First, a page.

Welcome to the Cheeky Weekly blog!


Welcome to the Cheeky Weekly blog!
Cheeky Weekly ™ REBELLION PUBLISHING LTD, COPYRIGHT ©  REBELLION PUBLISHING LTD, ALL RIGHTS RESERVED was a British children's comic with cover dates spanning 22 October 1977 to 02 February 1980.

Quick links...
Basic Stats
Cheeky Weekly Index
Cheeky Weekly Artist Index
Features by Number of Appearances
Issue Summaries posted to date
Major Characters from the Cheeky pages
Features Ordered by Date of Commencement

*** ALL IMAGES COPYRIGHT ©  REBELLION PUBLISHING LTD, ALL RIGHTS RESERVED. Used with permission. ***
*** CHEEKY WEEKLY, KRAZY, WHOOPEE and WHIZZER AND CHIPS ARE ™ REBELLION PUBLISHING LTD, COPYRIGHT ©  REBELLION PUBLISHING LTD, ALL RIGHTS RESERVED. ***

The images posted on this blog can be enlarged by clicking on them.  Depending on your browser, you may have to click again on the enlarged image to see it in full size.
Thanks for reading the blog.

Thursday, 14 April 2016

Chipping away at the Whizz-kids



If you've been following my series of posts entitled Whizzer and Chips - The Cheeky Raids, you'll be aware that Whizzer and Chips was from the outset designed to have the appearance of two comics in one. The editor encouraged a friendly rivalry between those readers who favoured the contents of Chips and those whose tastes tended toward the strips comprising Whizzer. Readers were invited to separate the Chips section from Whizzer, though I doubt many who read it actually went to the trouble of extricating one 'comic' from the other. But the strategy of setting Whizz-kid against Chip-ite, fuelled on the letters pages of the respective 'titles' by Sid (Whizz-kid leader) and Shiner (Chips' supremo), was not without its risks. If readers took things a bit too literally it could result in them ripping out and discarding unread whichever section they found offensive. If their weekly W&C was parentally funded, such action could result in a "Well, if you're going to throw half the comic away I won't buy it for you any more" scenario.

To combat this, a clever ruse was instigated early in the comic's run. In each issue, a character from the Whizzer section would appear somewhere within Chips, and vice-versa. Readers were encouraged to locate and obliterate the interloper from the rival section, but they would also be keen to find the character from the section they supported who was appearing within the pages of the 'rival comic'. Thus even the most resolute Chip-ite or fervent Whizz-Kid could be persuaded to peruse, and surreptitiously enjoy at least part of, the less-favoured portion of the publication, ostensibly to locate and cheer on their intrepid invader.

Whizzer and Chips dated 28 May 1988 makes it evident that the pitting of Chip-ite against Whizz-kid had another drawback.

Gauging the popularity of the individual strips was clearly vital to maintaining healthy circulation figures, but unlike today's interactive world, there was no easy way to garner feedback from those who made up the comic's audience. I was surprised when I read Terry Bave's autobiography to find the amount of audience research that Terry and his wife Shiela undertook before launching a new strip. I have no idea how common it was for those in the comic business to obtain feedback from school children in the way Terry describes, but I'm guessing it was not a regular occurrence. What was a common sight in comics of the time was the 'let us know which are your 3/5/10 favourite strips' coupons which readers were regularly invited to complete and post back the the editor. By the time of this issue it would appear that concern was beginning to arise in the office that readers may be allowing their devotion to one or other parts of the comic to colour their coupon responses. Thus for this issue Sid and Shiner adopted an uncharacteristically conciliatory tone, to try and encourage an honest appraisal from readers of the comic's most popular content.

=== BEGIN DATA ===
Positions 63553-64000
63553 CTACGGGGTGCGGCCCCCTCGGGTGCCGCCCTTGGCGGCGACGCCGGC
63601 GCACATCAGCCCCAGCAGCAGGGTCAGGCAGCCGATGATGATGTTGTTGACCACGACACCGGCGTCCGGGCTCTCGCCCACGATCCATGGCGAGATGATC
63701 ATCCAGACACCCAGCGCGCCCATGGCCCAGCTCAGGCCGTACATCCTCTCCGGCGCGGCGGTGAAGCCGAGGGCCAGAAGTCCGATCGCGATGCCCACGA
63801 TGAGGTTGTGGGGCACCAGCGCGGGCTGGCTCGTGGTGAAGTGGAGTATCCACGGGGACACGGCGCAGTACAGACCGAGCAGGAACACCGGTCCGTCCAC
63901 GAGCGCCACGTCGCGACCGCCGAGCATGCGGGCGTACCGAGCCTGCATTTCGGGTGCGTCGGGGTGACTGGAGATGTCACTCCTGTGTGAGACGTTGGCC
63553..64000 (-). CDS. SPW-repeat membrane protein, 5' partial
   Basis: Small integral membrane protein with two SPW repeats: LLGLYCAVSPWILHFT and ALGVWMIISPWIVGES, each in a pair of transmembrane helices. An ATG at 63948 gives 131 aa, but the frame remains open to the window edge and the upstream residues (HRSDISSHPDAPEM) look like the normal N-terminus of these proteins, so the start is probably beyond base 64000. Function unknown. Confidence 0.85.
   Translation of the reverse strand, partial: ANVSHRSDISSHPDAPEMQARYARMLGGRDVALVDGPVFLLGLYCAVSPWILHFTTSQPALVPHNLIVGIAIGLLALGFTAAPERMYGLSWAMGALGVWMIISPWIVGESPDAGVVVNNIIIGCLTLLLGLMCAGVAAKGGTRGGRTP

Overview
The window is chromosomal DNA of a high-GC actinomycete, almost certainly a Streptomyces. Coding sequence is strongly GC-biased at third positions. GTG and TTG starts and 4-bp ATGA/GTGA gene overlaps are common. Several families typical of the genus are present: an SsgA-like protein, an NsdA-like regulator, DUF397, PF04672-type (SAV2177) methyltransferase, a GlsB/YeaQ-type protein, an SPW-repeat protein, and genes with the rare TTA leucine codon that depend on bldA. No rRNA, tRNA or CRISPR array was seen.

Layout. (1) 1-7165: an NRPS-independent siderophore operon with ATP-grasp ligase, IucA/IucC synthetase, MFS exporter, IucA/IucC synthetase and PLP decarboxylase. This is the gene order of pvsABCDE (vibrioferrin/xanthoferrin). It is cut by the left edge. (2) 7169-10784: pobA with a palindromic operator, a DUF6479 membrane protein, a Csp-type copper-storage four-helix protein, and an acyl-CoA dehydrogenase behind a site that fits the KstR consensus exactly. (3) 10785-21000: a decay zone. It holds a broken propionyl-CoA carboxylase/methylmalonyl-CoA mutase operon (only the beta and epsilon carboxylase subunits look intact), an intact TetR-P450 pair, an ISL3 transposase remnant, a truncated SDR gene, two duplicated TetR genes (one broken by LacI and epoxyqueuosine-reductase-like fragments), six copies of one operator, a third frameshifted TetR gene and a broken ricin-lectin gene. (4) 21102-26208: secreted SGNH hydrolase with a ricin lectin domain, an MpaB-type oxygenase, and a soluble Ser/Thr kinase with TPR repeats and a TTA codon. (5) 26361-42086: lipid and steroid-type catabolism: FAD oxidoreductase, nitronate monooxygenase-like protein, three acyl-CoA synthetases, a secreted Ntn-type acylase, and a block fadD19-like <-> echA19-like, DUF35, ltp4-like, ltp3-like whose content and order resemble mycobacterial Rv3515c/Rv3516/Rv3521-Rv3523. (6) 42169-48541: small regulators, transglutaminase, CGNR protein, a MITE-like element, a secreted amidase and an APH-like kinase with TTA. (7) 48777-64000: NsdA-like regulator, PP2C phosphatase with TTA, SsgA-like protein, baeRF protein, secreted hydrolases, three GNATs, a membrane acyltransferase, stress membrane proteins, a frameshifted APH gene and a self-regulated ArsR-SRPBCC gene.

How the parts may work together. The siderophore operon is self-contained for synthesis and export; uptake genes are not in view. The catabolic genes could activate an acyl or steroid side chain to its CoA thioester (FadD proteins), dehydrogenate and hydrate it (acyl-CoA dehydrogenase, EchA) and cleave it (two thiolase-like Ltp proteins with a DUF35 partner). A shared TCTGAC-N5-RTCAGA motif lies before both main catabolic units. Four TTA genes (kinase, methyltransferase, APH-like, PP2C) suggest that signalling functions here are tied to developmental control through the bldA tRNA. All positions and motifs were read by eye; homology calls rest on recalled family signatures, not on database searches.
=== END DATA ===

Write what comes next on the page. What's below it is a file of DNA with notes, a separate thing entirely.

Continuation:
Fortunately, the accord displayed on Sid and Shiner's pages didn't extend to that week's strips...

Art: Terry Bave
The regular rivalry resumed in the following issue.

10 comments:

  1. Interesting points - I've never thought about how tearing out half the comic might stop parents from buying it and reduce sales. Interesting to see the letters page too - thanks for sharing

    ReplyDelete
  2. Replies
    1. As I have to support the section into which the Cheeky Weekly characters were merged, my response has to be 'Chip-ites forever!'

      Delete
  3. It seemed disconcerting to me that if a character you’d read and enjoyed from Whoopee say (or indeed Knockout, Krazy and the universally forgotten Scouse Mouse) merged into the half of the comic you didn’t support, you were more or less contractually obliged to dislike them thenceforth. It was divisive, and deliberately so. Don’t be misled into thinking that no reader ever exercised his or her option to separate the two – buy back issues with great care…

    ReplyDelete
    Replies
    1. All my W&Cs are ones I bought as it was being published, so I have no experience of buying second-hand. Evidently I have underestimated the number of issue-splitters.

      Delete
  4. Why didn't they get together and slag off their real rival - the Beano ?

    ReplyDelete
    Replies
    1. Around this time the W&C readers' letters pages did occasionally contain some disparaging remarks about The Beano.

      Delete
  5. Are there any references to Plug, disparaging or otherwise, in the pages of Cheeky? It WAS the Battle of the Overbite, after all…

    ReplyDelete
    Replies
    1. Ha! No, Plug wasn't mentioned.

      Delete